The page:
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Yes, we do need someone to tell us what to eat

FitnessCookingMichelle Obama

Senora McGuire says "We don't need anyone telling us what to eat" ( Readers Respond, June 7). I say Ms. McGuire must be walking around with her eyes shut.

Two thirds of Americans are overweight, and half of those — more than one third of all Americans — are obese! And she thinks we don't need anyone telling us what to eat? Obviously, we do.

She thinks "we are well educated on food." Again I say, "Obviously not!"

She says, "Is anyone really paying attention to what [First Lady Michelle Obama] is saying?" Yet again I say, "Very obviously we are not."

Certainly Ms. McGuire is not; she has only to look around her when she is out. Can she not see the people who are so obese that they have trouble walking? Has she ever looked at what Americans buy? Sodas, hot dogs, white bread, candy, hamburgers, French fries, donuts, pies, sticky buns, chips with everything, the more unhealthy it is the more we like it and the more we buy. And then we feed it to our kids — and we are surprised because they are fat too!

Then we want to blame it on the schools: "They are feeding them bad food, not exercising them." Or the farmers: "Fruit and vegetables are too expensive."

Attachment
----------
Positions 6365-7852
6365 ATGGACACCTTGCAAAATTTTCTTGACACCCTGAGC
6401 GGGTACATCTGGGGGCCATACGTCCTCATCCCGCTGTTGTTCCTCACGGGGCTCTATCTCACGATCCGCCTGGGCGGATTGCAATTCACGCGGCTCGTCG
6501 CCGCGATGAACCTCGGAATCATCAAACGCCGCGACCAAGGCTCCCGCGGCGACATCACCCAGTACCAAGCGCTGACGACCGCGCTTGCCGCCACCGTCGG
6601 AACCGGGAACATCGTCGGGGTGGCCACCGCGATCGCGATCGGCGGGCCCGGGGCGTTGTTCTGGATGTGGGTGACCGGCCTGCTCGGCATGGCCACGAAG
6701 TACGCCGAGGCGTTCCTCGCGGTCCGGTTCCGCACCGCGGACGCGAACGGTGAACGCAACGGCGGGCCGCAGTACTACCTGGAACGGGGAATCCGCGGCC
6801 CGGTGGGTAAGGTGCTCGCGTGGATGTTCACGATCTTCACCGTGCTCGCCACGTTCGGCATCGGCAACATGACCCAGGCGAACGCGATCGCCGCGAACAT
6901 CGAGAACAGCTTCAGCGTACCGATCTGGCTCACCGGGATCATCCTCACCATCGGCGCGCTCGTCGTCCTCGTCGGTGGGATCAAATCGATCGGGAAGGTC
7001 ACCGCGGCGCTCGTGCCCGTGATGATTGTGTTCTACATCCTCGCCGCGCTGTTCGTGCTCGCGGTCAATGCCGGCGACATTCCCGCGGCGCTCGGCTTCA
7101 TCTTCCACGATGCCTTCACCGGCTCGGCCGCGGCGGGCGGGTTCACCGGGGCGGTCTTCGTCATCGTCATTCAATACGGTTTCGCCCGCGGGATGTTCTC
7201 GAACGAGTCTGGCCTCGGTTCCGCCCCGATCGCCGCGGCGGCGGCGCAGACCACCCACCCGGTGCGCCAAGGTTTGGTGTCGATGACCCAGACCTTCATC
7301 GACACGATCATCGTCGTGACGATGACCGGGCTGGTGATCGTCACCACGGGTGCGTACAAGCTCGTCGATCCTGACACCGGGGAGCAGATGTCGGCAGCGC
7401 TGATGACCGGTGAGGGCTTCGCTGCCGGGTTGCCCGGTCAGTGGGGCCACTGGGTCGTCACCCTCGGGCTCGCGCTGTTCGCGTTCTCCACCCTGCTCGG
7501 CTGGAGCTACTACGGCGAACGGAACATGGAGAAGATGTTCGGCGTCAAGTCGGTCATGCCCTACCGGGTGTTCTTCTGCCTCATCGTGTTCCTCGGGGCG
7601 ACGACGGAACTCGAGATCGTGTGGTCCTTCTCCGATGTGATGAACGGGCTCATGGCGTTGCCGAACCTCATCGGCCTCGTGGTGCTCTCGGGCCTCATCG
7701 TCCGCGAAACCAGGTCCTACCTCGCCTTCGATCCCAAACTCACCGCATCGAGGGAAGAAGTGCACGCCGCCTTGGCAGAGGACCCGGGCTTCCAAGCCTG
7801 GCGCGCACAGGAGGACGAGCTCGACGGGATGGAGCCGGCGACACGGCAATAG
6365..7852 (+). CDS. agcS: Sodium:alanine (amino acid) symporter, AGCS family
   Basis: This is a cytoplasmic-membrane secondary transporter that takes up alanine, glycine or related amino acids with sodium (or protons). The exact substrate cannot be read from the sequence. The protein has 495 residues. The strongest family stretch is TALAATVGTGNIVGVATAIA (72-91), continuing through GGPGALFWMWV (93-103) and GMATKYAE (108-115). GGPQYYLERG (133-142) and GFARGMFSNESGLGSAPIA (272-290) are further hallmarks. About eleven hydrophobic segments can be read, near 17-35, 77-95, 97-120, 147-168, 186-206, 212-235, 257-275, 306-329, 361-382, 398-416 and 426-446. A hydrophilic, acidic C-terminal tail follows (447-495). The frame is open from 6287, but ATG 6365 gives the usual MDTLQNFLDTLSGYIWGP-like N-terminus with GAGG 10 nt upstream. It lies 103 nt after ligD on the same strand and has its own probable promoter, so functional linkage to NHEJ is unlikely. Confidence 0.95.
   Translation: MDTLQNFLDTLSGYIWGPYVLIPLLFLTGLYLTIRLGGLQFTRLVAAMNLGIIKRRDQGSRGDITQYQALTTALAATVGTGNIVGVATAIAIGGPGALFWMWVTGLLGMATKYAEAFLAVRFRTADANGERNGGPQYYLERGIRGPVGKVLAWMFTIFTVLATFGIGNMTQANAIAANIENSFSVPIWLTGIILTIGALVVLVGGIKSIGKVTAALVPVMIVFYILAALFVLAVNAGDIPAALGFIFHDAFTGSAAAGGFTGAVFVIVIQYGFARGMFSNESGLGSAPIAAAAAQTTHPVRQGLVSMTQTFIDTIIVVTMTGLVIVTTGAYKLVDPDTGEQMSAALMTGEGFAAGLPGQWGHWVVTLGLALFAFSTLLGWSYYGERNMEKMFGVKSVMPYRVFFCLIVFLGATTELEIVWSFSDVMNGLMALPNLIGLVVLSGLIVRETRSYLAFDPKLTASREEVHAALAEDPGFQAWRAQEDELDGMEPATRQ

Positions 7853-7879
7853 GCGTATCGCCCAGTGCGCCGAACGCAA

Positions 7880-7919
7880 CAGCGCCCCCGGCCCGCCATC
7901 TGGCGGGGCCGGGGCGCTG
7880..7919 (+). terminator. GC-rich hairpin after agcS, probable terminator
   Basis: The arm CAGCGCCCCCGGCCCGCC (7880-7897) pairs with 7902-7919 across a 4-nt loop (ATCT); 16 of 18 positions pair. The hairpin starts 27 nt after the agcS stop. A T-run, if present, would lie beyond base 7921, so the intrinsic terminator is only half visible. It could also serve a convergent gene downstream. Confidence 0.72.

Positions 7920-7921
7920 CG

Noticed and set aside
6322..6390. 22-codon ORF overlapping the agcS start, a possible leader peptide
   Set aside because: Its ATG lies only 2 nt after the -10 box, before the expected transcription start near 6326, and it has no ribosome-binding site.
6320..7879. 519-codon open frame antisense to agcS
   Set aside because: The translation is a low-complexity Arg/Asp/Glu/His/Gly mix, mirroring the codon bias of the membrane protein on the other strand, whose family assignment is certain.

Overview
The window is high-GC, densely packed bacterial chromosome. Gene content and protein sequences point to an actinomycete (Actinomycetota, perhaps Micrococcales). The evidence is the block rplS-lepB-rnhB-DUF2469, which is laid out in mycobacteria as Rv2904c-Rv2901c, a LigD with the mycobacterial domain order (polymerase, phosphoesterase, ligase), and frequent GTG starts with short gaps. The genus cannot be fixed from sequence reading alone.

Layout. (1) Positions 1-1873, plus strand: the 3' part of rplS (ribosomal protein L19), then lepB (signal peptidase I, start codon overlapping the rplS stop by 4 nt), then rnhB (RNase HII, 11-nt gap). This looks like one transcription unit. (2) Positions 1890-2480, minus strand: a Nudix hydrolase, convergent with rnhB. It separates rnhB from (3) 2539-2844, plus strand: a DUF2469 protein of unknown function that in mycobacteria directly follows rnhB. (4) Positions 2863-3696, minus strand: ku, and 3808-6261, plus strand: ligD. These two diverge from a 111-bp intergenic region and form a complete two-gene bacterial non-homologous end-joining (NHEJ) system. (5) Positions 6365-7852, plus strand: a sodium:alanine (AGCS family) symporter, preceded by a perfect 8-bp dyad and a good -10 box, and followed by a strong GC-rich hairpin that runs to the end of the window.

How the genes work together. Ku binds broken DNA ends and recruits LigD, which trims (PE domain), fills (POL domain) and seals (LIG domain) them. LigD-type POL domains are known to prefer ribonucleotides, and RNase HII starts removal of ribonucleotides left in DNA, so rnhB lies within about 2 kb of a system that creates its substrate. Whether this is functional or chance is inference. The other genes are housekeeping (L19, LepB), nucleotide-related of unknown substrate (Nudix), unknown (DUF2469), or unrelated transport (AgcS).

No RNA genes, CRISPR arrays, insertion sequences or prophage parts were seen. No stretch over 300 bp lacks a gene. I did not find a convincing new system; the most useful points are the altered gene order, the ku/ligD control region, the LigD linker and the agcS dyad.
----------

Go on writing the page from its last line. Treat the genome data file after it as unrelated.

We desperately need to be educated on how to feed ourselves, if we want ourselves and our children to live.

The schools would be a good place to start, teach nutrition, teach buying food — on a budget — teach the need for exercise. These subjects have been eliminated from our schools, we have no money for physical education, and yet a child who exercises regularly is much smarter than one who does not! We could bring their I.Q.s up several points just by running them around a field a few times a week.

Doubtless Ms. McGuire thinks a few Ho-Ho's, some chips and a couple of Cokes are better for junior than a sandwich made with whole wheat bread, real cheese and an apple. (Even more so if she is being told to do it by the wife of the president of the United States.)

David A Liddle, Pasadena

Copyright © 2014, The Baltimore Sun
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